Movie review: The Shamer’s Daughter (2015)

Synopsis: Set in a fantasy world, the Dunark’s ruling family is murdered and the heir found with a bloody dagger. The Witch is summoned to shame him into admitting his crime, but when she can’t make him, she is imprisoned. Her daughter, who has inherited her mothers craft, goes to free her mother, and possibly uncover crimes more dreadful than murder.

Director: Kenneth Kainz

Starring: Rebecca Emilie Sattrup, Maria Bonnevie, and Jakob Oftebro

Review: Well I feel ashamed I’ve not written my review of The Shamer’s Daugther sooner. Based on ‘The Shamer Chronicles’ by Lene Kaaberbøl I caught this movie a few years ago and it’s one which stuck with me.

I’m going to try to not get gushy, but I really loved this movie. It had everything I enjoy: well developed female leads, magic, dragons, murder, intrigue, good acting, stunning sets, fun goodies and baddies who were BAD (none of this onion layers stuff. Most of the time I want quality baddies who just enjoy being evil and play it with a slight twinkle in their eye).

Set in a medieval fantasy world, the ruling Dunark family have been murdered, with blame falling on the drunken heir apparent. However, before he can stand trial, the Shamer must be called who will use her magic skills to ‘shame’ him into telling the truth. Yet, when the Shamer meets him, she can’t feel any shame for killing his family so she knows he’s innocent. So, who’s the murderer? And why? Before she can find out, she’s also imprisoned and set to death. The kingdoms only hope is her young daughter, Dina.

Ok, when I first saw this, my immediate thought was had very similar characters to ‘Wizards first Rule’ by Terry Goodkind. There were similarities between the Shamers and the ‘Confessors’ in Goodkind’s books, and both are high fantasy but I much preferred the Shamers Daughter. I take the point that Goodkind writes for adults while is a YA author but I found the characters are much better developed in The Shamers Daughter. The motivation of Dina was much purer and straightforward and there was no romantic attachments to get in the way of the story-telling (I’m not sure it would pass the Bechdal Test as a lot of the movie is discussing the guilt, or not, of the male heir, it was nice to see a main female characters motivation be something other than suddenly falling in love with a random man she’s just met!).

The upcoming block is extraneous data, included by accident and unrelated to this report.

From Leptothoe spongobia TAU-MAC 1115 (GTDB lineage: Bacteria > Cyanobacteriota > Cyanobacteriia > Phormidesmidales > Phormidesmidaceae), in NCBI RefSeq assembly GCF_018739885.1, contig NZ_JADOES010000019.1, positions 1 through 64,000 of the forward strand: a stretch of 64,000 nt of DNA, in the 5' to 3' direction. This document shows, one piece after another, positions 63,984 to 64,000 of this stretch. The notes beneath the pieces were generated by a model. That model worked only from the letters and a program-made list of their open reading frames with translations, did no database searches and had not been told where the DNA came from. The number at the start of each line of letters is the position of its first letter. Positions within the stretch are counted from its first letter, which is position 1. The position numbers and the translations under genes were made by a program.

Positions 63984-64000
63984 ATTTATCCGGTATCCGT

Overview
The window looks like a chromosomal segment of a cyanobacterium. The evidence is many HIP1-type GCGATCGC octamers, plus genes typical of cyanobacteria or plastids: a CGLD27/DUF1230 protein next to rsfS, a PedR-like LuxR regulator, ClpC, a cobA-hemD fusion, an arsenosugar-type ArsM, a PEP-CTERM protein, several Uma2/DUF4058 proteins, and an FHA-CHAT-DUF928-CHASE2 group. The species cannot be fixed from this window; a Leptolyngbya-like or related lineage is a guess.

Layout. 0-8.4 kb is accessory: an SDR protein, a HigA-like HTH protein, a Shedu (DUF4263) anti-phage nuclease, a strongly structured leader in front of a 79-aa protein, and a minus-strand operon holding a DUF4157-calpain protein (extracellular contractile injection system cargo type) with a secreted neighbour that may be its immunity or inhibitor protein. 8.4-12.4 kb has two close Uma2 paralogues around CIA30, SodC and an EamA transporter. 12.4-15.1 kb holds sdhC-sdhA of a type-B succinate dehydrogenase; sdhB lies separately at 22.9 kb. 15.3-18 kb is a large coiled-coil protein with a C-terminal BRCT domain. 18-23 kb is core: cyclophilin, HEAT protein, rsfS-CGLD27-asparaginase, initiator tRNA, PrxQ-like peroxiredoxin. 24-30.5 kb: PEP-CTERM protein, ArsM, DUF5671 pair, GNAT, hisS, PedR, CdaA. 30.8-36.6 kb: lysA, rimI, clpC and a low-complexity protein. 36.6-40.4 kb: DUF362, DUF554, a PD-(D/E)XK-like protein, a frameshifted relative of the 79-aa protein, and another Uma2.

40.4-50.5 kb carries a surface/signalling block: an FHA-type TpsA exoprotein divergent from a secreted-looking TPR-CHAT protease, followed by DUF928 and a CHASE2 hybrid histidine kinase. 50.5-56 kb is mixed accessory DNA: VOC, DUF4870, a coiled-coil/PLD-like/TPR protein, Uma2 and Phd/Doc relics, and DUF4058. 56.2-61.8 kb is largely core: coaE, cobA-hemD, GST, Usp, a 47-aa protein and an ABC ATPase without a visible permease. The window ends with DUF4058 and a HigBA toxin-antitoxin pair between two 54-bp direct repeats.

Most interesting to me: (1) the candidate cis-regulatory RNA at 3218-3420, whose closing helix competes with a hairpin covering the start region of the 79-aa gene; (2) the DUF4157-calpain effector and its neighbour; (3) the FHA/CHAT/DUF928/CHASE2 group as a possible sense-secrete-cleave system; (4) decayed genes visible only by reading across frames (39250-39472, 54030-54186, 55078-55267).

The sets, costumes and CGI are all to a very high standard. The child actors do an amazing job, as do most of the adults. There’s a few characters who are a little OTT but in many ways, it’s in-keeping with the character they’re playing and reminded me a little of Alan Rickman in Robin Hood: Prince of Thieves (watch the movie and you’ll know who I mean!). I really enjoyed the mystery side of the story and it kept me interested until the end.

Game of Thrones was very darkly lit in places which meant you couldn’t see the action and I’m glad to say, even though this is a medieval movie, that’s not an issue here. The director, Kainz keeps the sets bright and the shots relatively wide so you can see all the action. There were a few slow bits but it was nicely paced and kept me interested all the way through (not a lot gets me to put down my crochet!). The musical score is also well used.

I won’t say it’s a negative as I love foreign-language movies, but I am a little sad I can’t share this movie with my daughter for a while longer as I know she’d struggle with the subtitles, but I wouldn’t hesitate to recommend it to friends with children aged 9+ who would definitely enjoy the adventure. I’ve even recommended it to friends who wouldn’t normally watch movies based on YA books and they’ve really liked it. I’m currently trying to get hold of a copy of the book and will let you know if I manage it. It’s not currently widely known but I truly hope it grows in popularity (I’ve just seen a sequel is out) and becomes a kids classic along the lines of The Never-ending Story or Labyrinth.

So, don’t be aShamed, check out The Shamers Daughter now!

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